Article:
Stronger immune systems, better overall behavior, improved ability to focus on tasks and more quality nights of sleep. These are all things we want our kids to possess, and with the simple addition of a few more servings of greens in your child’s diet these proven nutritional benefits can be theirs.
According to the USDA, children from 2 to 3 years old should be receiving 1⁄2 cup of green vegetables per week, and children 4 to 8 years old should be receiving one cup of green vegetables per week. On a daily scale, half of your child’s daily intake of food should be comprised of fruits and vegetables.
However, coaxing kids to eat their greens is a battle that has stood the test of time. With the increasing amount of processed foods taking over our grocery shelves it’s time for parents to take a stand and fight.
While most of what our children eat is in our control at home, you have to wonder what kind of nutritional value your child receives at school. With classroom pizza parties, birthday cupcakes, vending machines and fundraising snacks (mostly candy), it’s easy for healthy at-home efforts to completely come undone over the day.
Here are a few ways you can add those incredibly nutritious greens to some common lunch box items:
Banish the juice box and go for home squeezed instead.
Make a commonly liked flavor of juice to-go (think strawberry banana or mixed berry), but throw in a little kale for the green element. The dark color and sweet taste of the berries will mask any signs of the kale.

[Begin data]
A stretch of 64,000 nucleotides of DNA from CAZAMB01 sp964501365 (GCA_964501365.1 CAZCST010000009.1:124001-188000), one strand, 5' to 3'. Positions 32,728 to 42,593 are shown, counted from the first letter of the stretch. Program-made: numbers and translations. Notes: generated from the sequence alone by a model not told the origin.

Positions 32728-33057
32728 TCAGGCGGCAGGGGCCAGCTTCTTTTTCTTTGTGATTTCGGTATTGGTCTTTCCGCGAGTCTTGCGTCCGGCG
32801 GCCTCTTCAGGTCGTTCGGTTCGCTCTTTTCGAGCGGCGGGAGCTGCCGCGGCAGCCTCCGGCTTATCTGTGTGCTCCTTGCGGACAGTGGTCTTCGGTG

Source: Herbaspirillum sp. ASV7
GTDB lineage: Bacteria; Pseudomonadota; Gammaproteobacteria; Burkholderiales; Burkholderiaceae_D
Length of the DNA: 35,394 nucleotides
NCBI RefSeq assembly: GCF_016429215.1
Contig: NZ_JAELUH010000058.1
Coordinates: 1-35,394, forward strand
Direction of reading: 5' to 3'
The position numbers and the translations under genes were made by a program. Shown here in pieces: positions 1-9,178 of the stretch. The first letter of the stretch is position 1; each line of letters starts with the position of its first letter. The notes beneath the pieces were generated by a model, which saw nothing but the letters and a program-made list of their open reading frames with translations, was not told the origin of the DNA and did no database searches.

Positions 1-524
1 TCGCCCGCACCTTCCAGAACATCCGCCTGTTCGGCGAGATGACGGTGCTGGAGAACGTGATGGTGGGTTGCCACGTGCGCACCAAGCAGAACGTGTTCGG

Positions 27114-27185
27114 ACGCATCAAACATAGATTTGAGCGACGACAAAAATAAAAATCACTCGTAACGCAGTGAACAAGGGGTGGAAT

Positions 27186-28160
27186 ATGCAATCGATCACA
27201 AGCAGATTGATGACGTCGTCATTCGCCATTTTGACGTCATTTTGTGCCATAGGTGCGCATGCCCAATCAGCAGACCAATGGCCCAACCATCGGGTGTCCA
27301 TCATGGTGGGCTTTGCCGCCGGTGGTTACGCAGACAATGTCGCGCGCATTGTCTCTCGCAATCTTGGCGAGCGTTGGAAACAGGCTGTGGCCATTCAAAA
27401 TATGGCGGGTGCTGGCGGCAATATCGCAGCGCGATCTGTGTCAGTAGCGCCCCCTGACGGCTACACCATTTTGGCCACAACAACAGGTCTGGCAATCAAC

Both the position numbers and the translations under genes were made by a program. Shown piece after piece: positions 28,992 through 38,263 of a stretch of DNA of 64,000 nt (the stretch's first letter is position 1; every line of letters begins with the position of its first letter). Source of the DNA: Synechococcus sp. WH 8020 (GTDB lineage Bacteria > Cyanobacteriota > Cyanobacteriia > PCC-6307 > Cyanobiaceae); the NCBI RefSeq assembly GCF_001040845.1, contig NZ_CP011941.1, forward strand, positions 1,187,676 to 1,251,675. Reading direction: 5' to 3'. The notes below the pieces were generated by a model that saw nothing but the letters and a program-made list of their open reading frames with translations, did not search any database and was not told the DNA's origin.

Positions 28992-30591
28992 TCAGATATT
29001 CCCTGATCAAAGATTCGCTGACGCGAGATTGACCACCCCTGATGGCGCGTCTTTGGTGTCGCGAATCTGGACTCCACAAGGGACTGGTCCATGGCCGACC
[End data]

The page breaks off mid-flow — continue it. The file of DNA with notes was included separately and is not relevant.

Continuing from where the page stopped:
How do you sneak greens in to the most common lunch box item, the sandwich?
Rather than trying to slip in a couple pieces of lettuce and hoping your child doesn’t pick the green stuff out (or have it “accidentally” fall out), try a grilled/pressed sandwich with some romaine lettuce hidden on the inside. With the sandwich being pressed and melted together it won’t be as easy for them to see, or pull out, any leafy greens.
Make green items a fun side dish.
Find an adventurous cookie cutter to create a dinosaur- or lion-shaped sandwich and then use broccoli trees with a “lake” of ranch to paint the rest of the picture. Sometimes getting greens into a young picky eater’s diet is more about sidetracking rather than hiding.
The Good Stuff In Those Greens:
FIND IT IN: Broccoli, Brussels sprouts, asparagus, cabbage BENEFITS: Essential in the creation of proteins for blood clotting, bone strength and bone health
FIND IT IN: Spinach, Swiss chard, beet greens BENEFITS: Affects how we feel on a day-to- day basis by keeping our brains, hearts and nerves in proper functioning order
FIND IT IN: Green bell peppers, kiwi BENEFITS: Protects the immune system, prevents against heart disease and promotes good vision
FIND IT IN: Mustard greens, dandelion greens, kale BENEFITS: Important for functioning of vital organs such as the heart, kidney and lungs as well as maintaining a strong immune system
FIND IT IN: Squash, kale, turnip greens, peas BENEFITS: Helps to form red blood cells and is essential for proper brain function and muscle formation